What are stocks?
Every incorporated company–even the coffee shop on the corner and the used record shop next door–has stock. Stock is a way of holding ownership in a company, tangibly, through stock certificates (which are today mostly virtual). When you “buy stock” you are buying a small percentage (a share) of ownership in that company.
In the simplest case, if the company does well–makes a profit by selling a product or service for a price that is higher than the company's cost–the value of your stock will rise. Conversely, if the company cannot sell its product or service, or has expenses that are too high, the value of your stock will fall.
Why buy stock?
Let's take an example company: a bookstore. In order to open for business, the bookstore owner must rent a store, buy shelves and tables, buy books from distributors and hire employees to sell the books. If all the money for these expenses comes from the owner's savings account, great: she will own all the stock. As long as she has enough revenue to cover expenses, she can continue as the sole shareholder.
But let's say the owner is your high-school English teacher. She has been inspired by you and your classmates to open a store dedicated to literature for young adults. She offers shares in the business to you in exchange for your money. You buy stock in the business by trading money for ownership. She'll use your money to buy books and sell them at a profit. Because you own stock, you can share in those profits in proportion to your share of ownership.
Who can buy stock?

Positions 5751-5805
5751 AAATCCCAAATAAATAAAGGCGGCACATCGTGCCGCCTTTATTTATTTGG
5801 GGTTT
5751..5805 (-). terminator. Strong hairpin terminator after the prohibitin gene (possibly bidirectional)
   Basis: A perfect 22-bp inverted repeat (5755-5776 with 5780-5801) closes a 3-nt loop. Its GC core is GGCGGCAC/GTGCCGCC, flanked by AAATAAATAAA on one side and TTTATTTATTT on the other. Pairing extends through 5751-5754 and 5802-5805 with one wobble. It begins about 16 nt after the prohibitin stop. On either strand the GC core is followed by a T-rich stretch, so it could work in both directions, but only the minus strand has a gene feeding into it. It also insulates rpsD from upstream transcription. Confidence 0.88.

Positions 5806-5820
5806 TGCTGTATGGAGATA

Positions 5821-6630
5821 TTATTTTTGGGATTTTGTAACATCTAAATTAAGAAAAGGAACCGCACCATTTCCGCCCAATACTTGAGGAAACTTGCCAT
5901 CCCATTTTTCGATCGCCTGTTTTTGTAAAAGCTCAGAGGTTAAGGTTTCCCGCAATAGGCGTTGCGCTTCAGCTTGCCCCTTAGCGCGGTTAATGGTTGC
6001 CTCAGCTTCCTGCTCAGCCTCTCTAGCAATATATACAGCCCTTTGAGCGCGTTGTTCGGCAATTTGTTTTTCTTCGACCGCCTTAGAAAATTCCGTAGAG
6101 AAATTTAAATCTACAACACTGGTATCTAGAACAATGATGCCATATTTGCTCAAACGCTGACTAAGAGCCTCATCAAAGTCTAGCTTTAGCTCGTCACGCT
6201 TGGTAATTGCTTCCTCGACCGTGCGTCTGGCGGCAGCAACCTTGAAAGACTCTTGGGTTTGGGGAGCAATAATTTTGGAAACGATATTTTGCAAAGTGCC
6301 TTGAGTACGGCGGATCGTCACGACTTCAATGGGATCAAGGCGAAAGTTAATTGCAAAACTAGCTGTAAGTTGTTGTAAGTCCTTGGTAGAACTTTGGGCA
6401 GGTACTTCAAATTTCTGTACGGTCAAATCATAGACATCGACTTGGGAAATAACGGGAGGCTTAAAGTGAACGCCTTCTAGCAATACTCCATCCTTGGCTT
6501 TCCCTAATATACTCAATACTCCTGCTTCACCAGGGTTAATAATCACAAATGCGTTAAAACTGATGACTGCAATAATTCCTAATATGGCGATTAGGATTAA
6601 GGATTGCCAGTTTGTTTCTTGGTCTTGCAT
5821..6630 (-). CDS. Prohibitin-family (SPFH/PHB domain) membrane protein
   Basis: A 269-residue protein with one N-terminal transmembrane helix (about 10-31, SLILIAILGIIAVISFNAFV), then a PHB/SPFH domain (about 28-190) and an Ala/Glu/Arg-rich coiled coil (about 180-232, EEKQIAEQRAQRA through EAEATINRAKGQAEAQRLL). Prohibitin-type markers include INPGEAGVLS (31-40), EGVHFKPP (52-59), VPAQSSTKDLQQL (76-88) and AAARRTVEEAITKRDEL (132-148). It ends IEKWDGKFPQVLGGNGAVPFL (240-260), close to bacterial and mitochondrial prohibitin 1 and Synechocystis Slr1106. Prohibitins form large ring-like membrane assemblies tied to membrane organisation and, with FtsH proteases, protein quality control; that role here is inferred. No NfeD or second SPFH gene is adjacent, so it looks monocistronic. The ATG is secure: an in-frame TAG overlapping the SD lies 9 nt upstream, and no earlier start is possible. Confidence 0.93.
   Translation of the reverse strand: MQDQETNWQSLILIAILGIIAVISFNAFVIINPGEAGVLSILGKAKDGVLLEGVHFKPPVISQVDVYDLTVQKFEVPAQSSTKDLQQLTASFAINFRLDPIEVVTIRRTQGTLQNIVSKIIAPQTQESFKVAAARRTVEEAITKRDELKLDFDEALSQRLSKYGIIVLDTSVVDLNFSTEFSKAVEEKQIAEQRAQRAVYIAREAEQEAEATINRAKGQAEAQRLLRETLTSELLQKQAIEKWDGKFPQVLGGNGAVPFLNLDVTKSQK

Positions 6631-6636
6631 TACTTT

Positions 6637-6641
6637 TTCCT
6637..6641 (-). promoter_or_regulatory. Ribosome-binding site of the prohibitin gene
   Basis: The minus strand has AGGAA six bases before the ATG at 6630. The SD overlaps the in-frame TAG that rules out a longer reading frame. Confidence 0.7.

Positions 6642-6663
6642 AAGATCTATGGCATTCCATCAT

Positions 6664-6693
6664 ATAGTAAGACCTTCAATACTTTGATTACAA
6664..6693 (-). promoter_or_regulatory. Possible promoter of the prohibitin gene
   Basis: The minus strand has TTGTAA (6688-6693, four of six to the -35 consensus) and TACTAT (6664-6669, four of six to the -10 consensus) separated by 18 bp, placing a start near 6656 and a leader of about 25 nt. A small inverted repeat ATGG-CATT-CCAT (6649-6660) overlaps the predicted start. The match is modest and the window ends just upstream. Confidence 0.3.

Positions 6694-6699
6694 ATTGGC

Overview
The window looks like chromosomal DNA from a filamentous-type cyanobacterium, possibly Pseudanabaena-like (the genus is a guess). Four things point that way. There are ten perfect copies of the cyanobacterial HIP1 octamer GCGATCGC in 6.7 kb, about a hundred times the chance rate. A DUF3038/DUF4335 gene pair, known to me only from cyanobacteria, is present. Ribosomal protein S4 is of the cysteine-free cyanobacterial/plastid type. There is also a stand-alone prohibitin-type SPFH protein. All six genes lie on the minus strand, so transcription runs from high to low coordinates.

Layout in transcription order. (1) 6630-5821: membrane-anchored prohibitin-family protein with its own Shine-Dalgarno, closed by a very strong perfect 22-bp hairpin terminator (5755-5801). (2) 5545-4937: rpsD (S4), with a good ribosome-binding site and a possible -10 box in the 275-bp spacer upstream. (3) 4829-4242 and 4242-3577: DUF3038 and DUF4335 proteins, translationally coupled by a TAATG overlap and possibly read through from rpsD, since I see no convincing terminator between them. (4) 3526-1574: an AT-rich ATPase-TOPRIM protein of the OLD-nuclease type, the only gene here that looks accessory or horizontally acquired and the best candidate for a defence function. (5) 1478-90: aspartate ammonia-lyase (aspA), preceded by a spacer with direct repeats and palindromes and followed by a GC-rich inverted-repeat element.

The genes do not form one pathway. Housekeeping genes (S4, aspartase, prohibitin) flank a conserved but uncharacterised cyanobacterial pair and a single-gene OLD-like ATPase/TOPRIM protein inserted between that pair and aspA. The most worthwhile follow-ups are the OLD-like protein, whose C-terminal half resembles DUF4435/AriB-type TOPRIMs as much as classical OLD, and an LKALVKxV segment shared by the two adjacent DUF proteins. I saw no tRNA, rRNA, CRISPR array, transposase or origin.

You can invest in a company's stock only when its shares are available for anyone to buy. The bookstore ownership opportunity described above probably isn't available to the public. Once a company is so large and growing so fast that it cannot easily get financing from friends, family and small investors like venture capitalists, it can look for money from banks or from the public markets.
When a company first offers shares to the public on a stock exchange like the NASDAQ or the NYSE, that's called an initial public offering, or IPO. If the IPO is for our young-adult bookstore (which now has multiple locations in major cities with plans to open several more), anyone can buy a very small percentage of the high-school teacher's business.
The stock market
When you buy stock, unless you buy into the IPO, you are typically buying stock from another stockholder or institution through the stock market, on whichever stock exchange handles the stock. While companies do occasionally offer the public new shares to raise money for growth or other operational plans, most of the buying and selling of stocks occurs between stock owners in the stock market.
The stock price reflects what people believe the tiny piece of the company is worth. It can fluctuate up or down, depending not only on the company's performance but also on emotions, including how optimistic buyers and sellers feel about the company's prospects, the performance of that company's peers, and economic conditions in general.
How to buy stock
While deciding which stock to buy is beyond the scope of this article, the process of buying stock is easy. While some investors still prefer to work with a stock broker (someone who trades stock on your behalf and sometimes offers advice, for a fee, of course), most small investors use online stock brokerages (or brokerage services offered by online banks) to buy and sell stocks with the click of a button.
It's as easy as buying books or shoes online…except stocks aren't returnable in the retail sense. If you want to sell a stock, you'll generally get the current market price at the time you sell, which may be higher or lower than it was when you bought it.
While that makes stocks more risky in the short term, stocks are an important component of a long-term investment plan (such as a retirement plan) because the growth potential of stocks has historically been much greater than ordinary savings accounts.